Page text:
Home Depot raises full-year outlook as shoppers trade up to premium products and fuel record Q1 sales

Home Depot raises full-year outlook as shoppers trade up to premium products and fuel record Q1 sales

Home Depot on Tuesday raised its full-year outlook and reported strong quarterly earnings, fueled by the company’s strongest first-quarter sales on record, an early signal that the retailer is so far weathering inflation.

Home Depot executives said they haven’t seen shoppers trading down in the face of higher prices, and don’t expect them to start.

For the fiscal year, the retailer is now expecting sales growth of about 3% and earnings per share growth in the mid-single digits. The company previously forecast “slightly positive” sales growth and earnings per share growth in the low-single digits. Wall Street was expecting revenue growth of 1.8% and earnings per share growth of 3.6% for fiscal 2022.

Here’s what Home Depot reported for the quarter ended May 1 compared with what Wall Street was expecting, based on a survey of analysts by Refinitiv:

  • Earnings per share: $4.09 vs. $3.68 expected
  • Revenue: $38.91 billion vs. $36.72 billion expected

The home improvement retailer reported fiscal first-quarter net income of $4.23 billion, or $4.09 per share, up from $4.15 billion, or $3.86 per share, a year earlier. Analysts surveyed by Refinitiv were expecting the company to earn $3.68 per share.

Net sales rose 3.8% to $38.91 billion, topping expectations of $36.72 billion. Same-store sales increased 2.2% in the quarter.

U.S. same-store sales rose 1.7%, despite domestic same-store sales declines in March and April as the company faced tougher comparisons against last year’s stimulus-check sales boost and an earlier spring. A year ago, the company reported U.S. same-store sales growth of 29.9%.

“The strong performance in the quarter is even more impressive given the robust performance we were comparing against last year,” CEO Ted Decker said on the company’s conference call with analysts.

Weathering inflation

Decker said that the company hasn’t seen the sensitivity to inflation that was initially expected.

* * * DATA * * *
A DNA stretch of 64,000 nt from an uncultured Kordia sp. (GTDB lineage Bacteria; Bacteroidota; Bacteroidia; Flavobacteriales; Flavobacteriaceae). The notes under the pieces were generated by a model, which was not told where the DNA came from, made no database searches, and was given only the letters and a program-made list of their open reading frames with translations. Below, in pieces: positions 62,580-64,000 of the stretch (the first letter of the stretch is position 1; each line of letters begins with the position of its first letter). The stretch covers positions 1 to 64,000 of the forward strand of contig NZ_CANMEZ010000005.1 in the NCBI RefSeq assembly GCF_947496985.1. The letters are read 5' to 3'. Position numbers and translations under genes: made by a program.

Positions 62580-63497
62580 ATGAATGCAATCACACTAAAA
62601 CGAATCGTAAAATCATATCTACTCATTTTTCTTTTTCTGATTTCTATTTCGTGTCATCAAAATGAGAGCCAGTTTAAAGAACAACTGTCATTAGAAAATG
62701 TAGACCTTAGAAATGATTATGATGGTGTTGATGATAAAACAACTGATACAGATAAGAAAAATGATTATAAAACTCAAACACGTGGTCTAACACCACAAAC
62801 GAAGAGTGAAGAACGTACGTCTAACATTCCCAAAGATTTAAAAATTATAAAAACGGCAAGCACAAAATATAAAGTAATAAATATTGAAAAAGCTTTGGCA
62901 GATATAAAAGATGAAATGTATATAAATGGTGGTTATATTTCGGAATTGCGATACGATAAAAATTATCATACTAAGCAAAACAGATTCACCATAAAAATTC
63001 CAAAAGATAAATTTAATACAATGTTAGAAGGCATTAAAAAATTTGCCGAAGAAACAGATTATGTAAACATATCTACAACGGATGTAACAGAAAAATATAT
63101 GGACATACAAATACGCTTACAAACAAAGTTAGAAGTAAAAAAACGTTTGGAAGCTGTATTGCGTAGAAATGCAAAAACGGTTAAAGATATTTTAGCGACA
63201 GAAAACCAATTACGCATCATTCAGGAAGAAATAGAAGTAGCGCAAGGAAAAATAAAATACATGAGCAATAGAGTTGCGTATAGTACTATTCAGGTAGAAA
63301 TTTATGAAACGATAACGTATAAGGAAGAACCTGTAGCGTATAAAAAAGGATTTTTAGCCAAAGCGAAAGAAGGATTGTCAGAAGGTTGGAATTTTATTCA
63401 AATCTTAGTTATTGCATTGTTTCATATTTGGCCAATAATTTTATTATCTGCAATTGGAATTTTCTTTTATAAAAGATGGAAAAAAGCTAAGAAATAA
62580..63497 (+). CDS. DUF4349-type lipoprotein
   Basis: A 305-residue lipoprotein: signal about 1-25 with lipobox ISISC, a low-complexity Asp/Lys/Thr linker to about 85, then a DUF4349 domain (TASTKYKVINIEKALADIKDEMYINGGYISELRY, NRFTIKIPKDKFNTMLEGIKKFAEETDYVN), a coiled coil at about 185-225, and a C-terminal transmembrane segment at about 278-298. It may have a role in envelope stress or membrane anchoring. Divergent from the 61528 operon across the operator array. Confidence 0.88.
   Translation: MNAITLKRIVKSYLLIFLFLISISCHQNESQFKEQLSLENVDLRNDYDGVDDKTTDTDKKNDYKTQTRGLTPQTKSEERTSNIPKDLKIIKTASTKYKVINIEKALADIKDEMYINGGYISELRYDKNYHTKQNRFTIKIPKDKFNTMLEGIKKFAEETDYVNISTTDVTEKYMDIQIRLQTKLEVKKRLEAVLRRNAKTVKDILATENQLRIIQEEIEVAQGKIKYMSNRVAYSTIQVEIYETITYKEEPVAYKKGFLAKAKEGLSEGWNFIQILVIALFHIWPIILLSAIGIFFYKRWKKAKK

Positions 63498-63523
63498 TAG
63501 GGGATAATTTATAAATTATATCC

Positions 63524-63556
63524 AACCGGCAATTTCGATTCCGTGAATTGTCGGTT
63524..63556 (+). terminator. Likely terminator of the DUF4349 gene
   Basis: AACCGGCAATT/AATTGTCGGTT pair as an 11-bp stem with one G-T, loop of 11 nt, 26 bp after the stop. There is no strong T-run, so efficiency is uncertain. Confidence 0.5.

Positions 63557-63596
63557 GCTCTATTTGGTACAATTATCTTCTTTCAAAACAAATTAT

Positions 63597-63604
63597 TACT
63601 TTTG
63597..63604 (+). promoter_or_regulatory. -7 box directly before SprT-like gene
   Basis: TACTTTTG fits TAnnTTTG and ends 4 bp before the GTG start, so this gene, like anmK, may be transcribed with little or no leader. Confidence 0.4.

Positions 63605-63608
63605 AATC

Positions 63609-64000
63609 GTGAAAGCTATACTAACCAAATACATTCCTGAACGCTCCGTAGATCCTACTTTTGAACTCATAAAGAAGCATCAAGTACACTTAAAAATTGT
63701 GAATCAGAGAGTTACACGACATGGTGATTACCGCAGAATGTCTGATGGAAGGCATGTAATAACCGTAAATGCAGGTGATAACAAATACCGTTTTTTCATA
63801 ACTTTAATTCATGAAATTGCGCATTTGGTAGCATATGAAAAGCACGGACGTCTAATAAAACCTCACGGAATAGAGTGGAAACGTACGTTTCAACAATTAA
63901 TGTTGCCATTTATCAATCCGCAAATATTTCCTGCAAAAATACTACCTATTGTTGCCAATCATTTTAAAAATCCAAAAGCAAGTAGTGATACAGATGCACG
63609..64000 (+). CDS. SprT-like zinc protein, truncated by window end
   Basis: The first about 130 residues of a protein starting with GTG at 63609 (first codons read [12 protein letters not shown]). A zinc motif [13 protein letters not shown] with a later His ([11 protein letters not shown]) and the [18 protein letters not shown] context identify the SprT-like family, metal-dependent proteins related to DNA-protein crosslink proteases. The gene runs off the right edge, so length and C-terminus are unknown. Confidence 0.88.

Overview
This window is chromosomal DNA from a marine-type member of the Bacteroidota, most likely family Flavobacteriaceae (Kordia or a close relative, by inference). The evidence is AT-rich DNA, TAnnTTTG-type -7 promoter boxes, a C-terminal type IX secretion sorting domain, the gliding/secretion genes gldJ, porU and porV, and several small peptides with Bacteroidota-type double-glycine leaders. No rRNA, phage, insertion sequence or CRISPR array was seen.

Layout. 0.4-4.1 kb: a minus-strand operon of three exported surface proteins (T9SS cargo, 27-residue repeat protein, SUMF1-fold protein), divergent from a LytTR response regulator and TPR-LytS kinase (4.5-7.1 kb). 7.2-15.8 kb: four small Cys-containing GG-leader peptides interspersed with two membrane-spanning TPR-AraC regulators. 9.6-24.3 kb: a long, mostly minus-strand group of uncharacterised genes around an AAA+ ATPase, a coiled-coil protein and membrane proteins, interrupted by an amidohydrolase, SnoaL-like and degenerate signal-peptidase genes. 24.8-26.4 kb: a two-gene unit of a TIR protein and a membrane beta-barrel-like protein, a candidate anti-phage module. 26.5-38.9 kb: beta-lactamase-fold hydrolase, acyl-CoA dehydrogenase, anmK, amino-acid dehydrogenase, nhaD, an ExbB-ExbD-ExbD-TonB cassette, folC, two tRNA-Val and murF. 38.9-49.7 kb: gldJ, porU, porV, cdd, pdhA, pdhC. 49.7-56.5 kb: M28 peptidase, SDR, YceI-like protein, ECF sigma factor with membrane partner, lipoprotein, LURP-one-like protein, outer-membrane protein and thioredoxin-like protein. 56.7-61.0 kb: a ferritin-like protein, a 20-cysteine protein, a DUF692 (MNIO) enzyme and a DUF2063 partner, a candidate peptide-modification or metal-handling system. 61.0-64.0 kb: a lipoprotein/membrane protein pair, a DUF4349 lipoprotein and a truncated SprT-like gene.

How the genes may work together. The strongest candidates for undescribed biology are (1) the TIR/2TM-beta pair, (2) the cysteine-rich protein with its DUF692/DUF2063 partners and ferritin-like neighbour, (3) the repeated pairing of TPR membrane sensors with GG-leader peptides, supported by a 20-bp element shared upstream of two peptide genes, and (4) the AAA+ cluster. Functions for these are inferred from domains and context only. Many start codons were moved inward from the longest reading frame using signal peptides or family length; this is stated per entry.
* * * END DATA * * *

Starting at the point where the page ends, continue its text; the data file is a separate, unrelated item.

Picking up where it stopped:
Customer transactions fell 8.2% but were offset by higher sales amid inflationary pricing. The company’s average ticket climbed 11.4%, and customers were still willing to trade up for premium products. Transactions of at least $1,000 increased 12.4% in the quarter.

Sales to professionals outpaced those for do-it-yourself projects. Kitchen and bathroom installation and building materials were among the categories that saw double-digit growth, likely thanks to that trend.

“While we don’t know how inflation might impact consumer behavior going forward, we are closely monitoring elasticities and customer trends across our respective categories and geographies and remain encouraged by the underlying strength we see in the business,” he said.

This marks Decker’s first quarter at the helm of the company. Decker, a longtime Home Depot veteran, previously served as chief operating officer and inherited the top job at a tough time for home improvement.

Many consumers spent the early days of the pandemic painting their walls, buying new patio furniture and taking care of other do-it-yourself projects that won’t need to be repeated for at least a few years. Persistent inflation may lead consumers to put off renovation projects.

Additionally, rising interest rates could result in a slowdown in the hot housing market. So far, however, Home Depot executives said consumers who are considering a move are now more tempted to stay in their current low fixed-rate mortgages and remodel their homes instead.

“We believe that the medium-to-longer term underpinnings of demand for home improvement have never been stronger,” Decker said.

Read the full report here.